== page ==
Risk Estimation 1.

Why do it?

Is this risk much bigger than that one?

Is it justifiable to invest this much money into improved risk control measures?

Facing Criticism!

You don’t really know what these numbers should be so how can I believe what you are telling me?

A typical “Risk Matrix”

Yet these same people are happy to take a stab at a point in this table – the so-called Risk Matrix and defend their undefendable assertion that they are correct!

Lots of experience of the same process producing adverse

Consequences the value of which we know precisely.

A statistician would say the data is correct with a very high

level of confidence.

Example – road accidents.

Derek Viner

Version 1 Revision 0

Synthesised probability

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Machine Breakdown Masses of component failure data, reliability engineering principles Personal Injury (OHS, public & product safety)

Small amount of occurrence data. Some risk analysis tools Plant and Property Damage E.g. Fires and Explosions Little occurrence data.

Synthesis of risk scenarios. Good design guidelines Catastrophes

E.g High technology And high hazard system Failures Little or no occurrence data.

Synthesis of risk scenarios

Probability or Frequency Consequence Value Availability of Occurrence Data, and Methods Used to Manage Risk

Synthesised probability

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Quantified Risk Analysis (QRA): QRA uses judgement,

experience or indicative values to synthesise a real

number value of the risk variables using logic diagrams.

Risk is estimated as a Cost per year value.

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The Risk Matrix is a typical example of the use of subjective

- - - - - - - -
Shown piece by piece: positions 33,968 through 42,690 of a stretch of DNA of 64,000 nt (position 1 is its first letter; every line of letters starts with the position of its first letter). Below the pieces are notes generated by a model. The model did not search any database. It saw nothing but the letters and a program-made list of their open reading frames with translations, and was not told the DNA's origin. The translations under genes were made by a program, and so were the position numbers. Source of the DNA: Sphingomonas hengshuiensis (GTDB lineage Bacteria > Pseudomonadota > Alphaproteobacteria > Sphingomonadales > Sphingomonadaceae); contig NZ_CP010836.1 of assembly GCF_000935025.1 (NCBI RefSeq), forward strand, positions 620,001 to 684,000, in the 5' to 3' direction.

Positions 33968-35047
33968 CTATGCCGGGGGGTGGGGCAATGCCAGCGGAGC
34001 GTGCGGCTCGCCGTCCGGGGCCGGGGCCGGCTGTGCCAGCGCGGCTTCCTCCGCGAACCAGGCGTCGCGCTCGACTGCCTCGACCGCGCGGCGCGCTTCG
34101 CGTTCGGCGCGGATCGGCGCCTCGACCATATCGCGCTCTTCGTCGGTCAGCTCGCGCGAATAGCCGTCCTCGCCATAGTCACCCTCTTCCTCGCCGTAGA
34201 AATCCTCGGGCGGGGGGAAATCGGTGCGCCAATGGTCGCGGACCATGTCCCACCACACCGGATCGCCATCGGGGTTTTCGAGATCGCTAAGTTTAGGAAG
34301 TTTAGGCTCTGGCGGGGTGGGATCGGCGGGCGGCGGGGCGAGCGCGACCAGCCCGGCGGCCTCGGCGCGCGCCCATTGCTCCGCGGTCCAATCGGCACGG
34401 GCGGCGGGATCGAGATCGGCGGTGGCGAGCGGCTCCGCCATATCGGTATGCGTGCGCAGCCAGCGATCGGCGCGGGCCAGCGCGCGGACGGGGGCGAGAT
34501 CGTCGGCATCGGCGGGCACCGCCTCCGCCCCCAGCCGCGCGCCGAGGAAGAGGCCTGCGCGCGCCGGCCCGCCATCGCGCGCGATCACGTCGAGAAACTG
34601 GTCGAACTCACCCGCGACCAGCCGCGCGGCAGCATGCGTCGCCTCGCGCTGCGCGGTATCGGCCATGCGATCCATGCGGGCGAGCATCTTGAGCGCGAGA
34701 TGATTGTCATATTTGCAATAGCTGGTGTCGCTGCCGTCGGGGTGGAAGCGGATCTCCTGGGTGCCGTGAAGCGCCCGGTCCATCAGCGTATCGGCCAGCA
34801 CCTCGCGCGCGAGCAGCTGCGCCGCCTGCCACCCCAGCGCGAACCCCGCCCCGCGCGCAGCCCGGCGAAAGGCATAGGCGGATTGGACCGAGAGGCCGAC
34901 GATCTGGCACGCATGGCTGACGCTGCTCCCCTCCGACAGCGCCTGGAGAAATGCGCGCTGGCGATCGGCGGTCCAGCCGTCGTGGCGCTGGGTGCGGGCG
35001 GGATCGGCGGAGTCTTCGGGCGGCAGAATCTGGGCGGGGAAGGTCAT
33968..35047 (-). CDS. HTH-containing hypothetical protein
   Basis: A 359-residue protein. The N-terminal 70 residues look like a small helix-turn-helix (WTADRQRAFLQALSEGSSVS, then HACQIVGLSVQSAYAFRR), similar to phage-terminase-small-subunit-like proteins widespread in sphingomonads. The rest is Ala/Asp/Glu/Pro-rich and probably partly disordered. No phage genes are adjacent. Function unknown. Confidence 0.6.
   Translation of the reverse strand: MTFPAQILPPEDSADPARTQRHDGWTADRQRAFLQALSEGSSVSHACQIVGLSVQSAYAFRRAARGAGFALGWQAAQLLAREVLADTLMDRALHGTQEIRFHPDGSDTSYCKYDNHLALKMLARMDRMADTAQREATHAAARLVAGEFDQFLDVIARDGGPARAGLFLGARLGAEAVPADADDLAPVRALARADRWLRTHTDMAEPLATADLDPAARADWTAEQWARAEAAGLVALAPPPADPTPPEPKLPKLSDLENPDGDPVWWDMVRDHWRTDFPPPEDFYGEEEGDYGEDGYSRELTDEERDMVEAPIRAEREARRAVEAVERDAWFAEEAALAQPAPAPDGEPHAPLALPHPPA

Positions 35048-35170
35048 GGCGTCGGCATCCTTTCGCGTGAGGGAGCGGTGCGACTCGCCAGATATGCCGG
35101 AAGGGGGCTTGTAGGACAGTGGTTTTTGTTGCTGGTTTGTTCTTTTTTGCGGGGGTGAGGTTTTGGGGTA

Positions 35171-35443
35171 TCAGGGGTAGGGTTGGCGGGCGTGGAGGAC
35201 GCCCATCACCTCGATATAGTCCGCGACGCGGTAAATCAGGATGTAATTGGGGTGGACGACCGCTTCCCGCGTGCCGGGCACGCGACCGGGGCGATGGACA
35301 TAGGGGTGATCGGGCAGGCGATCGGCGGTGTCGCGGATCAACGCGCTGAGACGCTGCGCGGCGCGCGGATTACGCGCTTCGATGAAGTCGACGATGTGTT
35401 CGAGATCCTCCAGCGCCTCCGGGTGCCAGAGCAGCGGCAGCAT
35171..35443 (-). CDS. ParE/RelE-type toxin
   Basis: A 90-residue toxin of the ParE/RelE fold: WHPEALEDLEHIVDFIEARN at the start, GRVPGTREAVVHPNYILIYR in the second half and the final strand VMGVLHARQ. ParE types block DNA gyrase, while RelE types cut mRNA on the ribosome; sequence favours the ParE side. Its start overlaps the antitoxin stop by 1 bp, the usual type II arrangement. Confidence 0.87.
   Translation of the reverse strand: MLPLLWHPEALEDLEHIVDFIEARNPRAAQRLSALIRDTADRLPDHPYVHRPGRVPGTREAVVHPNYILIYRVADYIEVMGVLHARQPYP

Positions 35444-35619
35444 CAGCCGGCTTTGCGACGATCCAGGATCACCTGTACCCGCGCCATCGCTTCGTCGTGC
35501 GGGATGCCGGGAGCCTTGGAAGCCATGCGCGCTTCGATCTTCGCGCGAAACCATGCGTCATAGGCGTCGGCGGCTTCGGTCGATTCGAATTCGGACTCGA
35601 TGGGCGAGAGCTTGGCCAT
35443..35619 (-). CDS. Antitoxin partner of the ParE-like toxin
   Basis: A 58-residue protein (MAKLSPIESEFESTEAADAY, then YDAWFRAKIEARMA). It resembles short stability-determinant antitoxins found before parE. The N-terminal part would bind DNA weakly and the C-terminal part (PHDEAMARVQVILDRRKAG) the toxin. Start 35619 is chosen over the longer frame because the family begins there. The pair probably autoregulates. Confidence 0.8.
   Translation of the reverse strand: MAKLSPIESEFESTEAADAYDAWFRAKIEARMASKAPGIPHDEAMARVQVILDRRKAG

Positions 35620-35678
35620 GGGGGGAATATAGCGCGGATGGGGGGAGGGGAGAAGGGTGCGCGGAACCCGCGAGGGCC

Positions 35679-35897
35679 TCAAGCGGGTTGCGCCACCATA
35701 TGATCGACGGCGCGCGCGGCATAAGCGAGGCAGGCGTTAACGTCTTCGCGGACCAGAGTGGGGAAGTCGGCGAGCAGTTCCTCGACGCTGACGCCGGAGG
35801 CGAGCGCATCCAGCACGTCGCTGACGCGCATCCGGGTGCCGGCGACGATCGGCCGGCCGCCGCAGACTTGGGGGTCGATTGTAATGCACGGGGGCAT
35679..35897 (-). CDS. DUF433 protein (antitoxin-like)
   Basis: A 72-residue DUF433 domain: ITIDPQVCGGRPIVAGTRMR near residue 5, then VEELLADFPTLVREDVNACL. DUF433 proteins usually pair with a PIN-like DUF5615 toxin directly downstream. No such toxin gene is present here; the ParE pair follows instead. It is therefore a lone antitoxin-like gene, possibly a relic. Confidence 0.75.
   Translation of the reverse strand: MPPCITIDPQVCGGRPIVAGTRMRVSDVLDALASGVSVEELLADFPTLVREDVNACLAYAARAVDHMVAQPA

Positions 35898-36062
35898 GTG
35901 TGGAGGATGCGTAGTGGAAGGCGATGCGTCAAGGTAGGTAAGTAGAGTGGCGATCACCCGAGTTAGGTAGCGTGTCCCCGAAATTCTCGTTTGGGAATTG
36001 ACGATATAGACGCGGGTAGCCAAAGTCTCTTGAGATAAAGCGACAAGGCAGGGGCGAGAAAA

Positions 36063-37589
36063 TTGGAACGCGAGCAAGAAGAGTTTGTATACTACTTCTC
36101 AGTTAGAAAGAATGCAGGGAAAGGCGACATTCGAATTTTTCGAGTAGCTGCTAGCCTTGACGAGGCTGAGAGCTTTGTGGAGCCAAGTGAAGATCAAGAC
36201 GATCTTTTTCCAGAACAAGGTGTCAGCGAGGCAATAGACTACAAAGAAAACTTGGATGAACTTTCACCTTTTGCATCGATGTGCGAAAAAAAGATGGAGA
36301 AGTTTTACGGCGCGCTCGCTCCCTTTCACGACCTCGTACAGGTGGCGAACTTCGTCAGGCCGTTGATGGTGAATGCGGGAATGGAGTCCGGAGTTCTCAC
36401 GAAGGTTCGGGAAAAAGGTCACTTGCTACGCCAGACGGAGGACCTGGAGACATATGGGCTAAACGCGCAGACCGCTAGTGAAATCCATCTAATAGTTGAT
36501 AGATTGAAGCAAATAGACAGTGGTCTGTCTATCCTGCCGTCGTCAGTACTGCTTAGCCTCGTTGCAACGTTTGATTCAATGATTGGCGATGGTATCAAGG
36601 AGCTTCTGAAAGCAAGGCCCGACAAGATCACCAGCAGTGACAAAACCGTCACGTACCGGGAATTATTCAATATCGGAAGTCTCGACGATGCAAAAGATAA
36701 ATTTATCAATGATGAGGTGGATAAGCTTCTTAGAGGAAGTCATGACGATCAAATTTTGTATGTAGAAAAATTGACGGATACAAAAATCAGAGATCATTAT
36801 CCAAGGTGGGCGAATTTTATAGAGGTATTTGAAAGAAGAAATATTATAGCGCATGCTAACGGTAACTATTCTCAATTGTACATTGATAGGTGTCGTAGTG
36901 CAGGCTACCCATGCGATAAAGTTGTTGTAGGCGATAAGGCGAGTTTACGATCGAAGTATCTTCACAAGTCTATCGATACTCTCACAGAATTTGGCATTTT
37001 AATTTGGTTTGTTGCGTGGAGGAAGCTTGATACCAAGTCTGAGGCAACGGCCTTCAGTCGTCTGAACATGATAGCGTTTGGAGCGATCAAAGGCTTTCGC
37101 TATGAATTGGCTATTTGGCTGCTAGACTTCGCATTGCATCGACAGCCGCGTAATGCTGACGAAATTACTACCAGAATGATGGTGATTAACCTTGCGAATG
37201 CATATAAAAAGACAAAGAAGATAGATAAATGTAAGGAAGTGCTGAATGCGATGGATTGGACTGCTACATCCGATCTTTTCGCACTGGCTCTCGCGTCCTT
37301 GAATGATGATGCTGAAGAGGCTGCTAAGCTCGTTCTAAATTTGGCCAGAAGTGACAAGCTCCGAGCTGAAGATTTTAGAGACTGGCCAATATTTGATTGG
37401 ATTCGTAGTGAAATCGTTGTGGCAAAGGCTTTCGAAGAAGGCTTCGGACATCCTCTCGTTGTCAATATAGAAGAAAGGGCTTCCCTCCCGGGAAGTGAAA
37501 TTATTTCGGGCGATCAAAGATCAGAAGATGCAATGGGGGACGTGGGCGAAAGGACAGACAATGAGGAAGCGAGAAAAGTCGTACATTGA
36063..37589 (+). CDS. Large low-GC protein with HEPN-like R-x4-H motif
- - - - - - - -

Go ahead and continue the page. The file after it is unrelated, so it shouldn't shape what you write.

scales of values, using word choices (a nominal scale)

associated with a set of numbers (an ordinal scale)

Conclusion

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Subjective estimation – the least reliable (and the most used!)

Objective estimation – limited probably to the two domains of

plant failure and vehicle crashes

Modelled Risk estimation – the opportunity to do something a

lot better than Subjective estimation

Modelled Risk

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The use of Probability estimates based on the use of order of

magnitudes known to be relevant for similar generic failures

(equipment or people)

Direct estimates of the position

of the line on the Risk Diagram

space, achieved through the

application of experience and

judgement (as well as statistical

method) involving the

parameters of Exposure and

Frequency.

Derek Viner

Version 1 Revision 0

Refuting the Critics

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Estimates of any parameter, whether Exposure, Frequency,

Probability or Consequence Value is likely to centre on a

mean value of the estimate.

Practical numerical tools exist to replace these single point

estimates with a range of possible values and to assign a

distribution of the probability of a value existing within the

range.

Numerical approaches like the Monte Carlo technique enable

a multitude of possible calculations to be made in a short

time to produce a final result (how big is the Risk?) which

itself is a mean and a range of possible values distributed

about that mean.

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